Mammoth Tight Ends Are Keys To UW-Stanford Showdown
Oct. 20, 2011
Weekly Game Notes
By Gregg Bell
SEATTLE - With spread offenses the rage and wide receivers running across college football like so many deer in continent-wide preserve, the Huskies' showdown at Stanford will be a throwback.
Make that, a throw to the tight end. Many throws. To many, many tight ends.
You remember tight ends, the big guys at the end of the interior offensive line who sometimes block, other times run pass routes. Like dinosaurs, they used to roam much more of the football earth -- until seemingly being rendered extinct by the proliferation of the spread and five wide-receiver sets.
Saturday night at Stanford, six - SIX! - of them will likely have a huge say in whether 22nd-ranked Washington (5-1, 3-0 Pac-12) or No. 7 Stanford (6-0, 4-0) stay in first place in the conference's North division (ABC television, espn3.com, the Washington IMG College radio network and here on GoHuskies.com for another live game chat from the sidelines).
Austin Seferian-Jenkins has been a big-play revelation in his freshman season for the Huskies. He often lines up opposite redshirt freshman Michael Hartvigson. Washington also uses a third, 6-foot-6, 260-pound tight end, Evan Hudson.
Stanford's most dangerous receiving threat is fleet, 6-6 tight end Coby Fleener, whom Huskies coach Steve Sarkisian says is faster than most wide receivers. Heisman Trophy front runner Andrew Luck also throws to Zach Ertz, another 6-6 tight end, plus 6-8 Levine Toilolo.
When's the last time that many tight ends - a combined 39 feet, two inches of them -- impacted a single college game?
"That's a pretty good question," said UW offensive coordinator Doug Nussmeier, a former college and professional quarterback whose coaching career at both levels began in 2001.
He was laughing.
"Obviously, they are a very tight end-driven offense. They do a lot of things with a lot of personnel groupings," Nussmeier said of Stanford. "And we feel like we've got three, very young and talented tight ends.
"I don't get to see everybody play. But I'm sure there will a quite a few more tight ends out there compared to most college football games."
Depth at the position was a huge problem for Washington entering last season. By October, Washington using a walk-on utility offensive lineman at tight end in key situations, such as while rallying to win on the final play at USC.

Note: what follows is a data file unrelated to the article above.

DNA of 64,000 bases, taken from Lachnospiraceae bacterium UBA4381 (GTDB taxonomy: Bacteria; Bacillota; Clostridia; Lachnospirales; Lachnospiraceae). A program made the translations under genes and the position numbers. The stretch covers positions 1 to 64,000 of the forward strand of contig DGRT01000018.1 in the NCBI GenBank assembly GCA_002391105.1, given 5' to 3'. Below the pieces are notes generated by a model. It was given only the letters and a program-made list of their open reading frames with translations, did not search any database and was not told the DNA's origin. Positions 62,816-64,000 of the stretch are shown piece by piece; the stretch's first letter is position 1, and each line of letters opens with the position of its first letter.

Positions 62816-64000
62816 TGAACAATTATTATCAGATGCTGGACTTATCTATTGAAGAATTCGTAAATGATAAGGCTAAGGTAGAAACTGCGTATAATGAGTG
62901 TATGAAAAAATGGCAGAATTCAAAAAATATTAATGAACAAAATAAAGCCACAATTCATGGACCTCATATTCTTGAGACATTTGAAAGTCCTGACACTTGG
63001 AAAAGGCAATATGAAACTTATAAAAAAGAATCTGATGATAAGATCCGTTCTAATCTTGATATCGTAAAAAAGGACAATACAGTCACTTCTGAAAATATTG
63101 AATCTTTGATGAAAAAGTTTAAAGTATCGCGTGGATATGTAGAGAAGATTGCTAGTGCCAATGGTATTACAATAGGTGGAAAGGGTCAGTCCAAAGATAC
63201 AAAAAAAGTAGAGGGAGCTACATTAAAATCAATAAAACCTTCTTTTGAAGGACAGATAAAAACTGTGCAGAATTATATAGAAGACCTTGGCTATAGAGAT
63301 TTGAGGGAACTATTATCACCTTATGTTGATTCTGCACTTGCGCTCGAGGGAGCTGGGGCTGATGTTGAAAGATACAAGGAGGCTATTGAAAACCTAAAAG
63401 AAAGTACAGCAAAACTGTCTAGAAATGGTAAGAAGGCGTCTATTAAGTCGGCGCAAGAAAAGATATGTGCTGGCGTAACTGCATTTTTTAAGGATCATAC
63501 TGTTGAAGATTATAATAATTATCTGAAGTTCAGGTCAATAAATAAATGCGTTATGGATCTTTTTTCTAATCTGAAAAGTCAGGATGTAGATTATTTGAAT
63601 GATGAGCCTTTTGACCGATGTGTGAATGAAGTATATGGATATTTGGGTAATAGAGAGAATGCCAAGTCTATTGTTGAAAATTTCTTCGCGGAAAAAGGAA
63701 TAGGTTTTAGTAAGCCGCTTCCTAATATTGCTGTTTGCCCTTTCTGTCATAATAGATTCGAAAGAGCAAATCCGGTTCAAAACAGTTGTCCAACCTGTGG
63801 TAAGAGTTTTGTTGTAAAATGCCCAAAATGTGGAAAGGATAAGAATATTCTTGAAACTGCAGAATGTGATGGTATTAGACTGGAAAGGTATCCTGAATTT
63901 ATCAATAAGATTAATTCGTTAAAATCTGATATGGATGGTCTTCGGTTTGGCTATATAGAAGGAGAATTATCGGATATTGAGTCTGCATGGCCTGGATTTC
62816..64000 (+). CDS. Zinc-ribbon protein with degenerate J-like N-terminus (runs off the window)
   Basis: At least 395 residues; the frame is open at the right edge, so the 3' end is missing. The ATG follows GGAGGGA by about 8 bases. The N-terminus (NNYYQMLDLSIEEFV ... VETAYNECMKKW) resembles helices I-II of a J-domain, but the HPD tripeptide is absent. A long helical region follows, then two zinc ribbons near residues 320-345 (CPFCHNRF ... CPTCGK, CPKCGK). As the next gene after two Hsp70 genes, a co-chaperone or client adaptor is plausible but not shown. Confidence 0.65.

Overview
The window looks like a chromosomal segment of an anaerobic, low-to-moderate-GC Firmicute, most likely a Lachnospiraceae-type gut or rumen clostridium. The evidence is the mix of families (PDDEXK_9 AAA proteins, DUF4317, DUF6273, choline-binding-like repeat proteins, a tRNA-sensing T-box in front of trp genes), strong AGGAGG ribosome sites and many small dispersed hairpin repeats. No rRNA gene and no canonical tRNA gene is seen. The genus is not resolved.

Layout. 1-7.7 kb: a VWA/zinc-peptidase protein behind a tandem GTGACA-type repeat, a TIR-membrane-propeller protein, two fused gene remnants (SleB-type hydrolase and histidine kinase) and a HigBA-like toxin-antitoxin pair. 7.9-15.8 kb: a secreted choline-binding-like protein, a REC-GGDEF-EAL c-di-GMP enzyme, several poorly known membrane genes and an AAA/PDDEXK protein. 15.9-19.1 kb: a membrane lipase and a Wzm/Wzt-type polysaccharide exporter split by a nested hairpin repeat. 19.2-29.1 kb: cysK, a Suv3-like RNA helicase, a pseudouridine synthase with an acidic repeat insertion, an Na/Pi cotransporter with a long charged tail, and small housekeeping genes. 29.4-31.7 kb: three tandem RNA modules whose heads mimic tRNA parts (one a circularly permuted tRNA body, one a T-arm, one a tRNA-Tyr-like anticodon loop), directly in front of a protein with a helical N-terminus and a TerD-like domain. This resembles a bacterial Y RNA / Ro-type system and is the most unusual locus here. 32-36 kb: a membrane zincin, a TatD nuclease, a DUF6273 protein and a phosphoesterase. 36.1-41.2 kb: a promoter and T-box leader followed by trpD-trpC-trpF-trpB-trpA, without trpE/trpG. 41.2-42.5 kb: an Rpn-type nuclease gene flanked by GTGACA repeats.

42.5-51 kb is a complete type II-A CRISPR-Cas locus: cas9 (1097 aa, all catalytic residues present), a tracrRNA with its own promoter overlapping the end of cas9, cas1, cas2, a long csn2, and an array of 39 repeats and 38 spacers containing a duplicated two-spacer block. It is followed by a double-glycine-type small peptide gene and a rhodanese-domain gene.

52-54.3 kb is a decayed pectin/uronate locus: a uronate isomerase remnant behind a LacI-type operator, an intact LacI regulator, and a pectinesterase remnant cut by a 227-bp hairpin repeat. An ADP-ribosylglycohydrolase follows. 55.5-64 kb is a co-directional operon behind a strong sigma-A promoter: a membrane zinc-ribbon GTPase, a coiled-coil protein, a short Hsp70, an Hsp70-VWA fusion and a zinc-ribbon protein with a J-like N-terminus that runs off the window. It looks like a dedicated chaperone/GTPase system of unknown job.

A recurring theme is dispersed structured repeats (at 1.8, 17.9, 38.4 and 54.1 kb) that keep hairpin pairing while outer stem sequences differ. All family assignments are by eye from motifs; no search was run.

Not optimal. Not even passable.
Seferian-Jenkins' signing in February was a coup far beyond the fact Texas, USC and just about every major program away from his hometown of Gig Harbor, Wash., wanted the freakishly skilled and fast big man. Sarkisian finally had the tight end upon which his pro-style, play-action-pass offense is based, but without which he and Nussmeier had to operate in their first two seasons at UW.
Voila! Seferian-Jenkins' four touchdown receptions in his first six college games is already tied for 10th in Huskies history for a tight end - for a career.
And Washington has scored 30 or more points in the first six games for the first time in the 120-season history of the program.
"It's probably like anything else. Anytime you don't have it, you realize how much you want it," Nussmeier said. "We spent so much time last year trying to invent ways to run our plays. It takes energy to do that. You are always trying to do different things, and sometimes they aren't as sound as you'd quite like them to be simply because the personnel matchups aren't what you'd like.
"Having these three guys as they continue to improve is going to help us grow."
Asked how much of the playbook they cut out in 2010 without capable tight ends, Nussmeier said: "Quite a bit. Any time you talk about a pro-style offense you start with the tight end position."
They are the integral part of Stanford's scheme.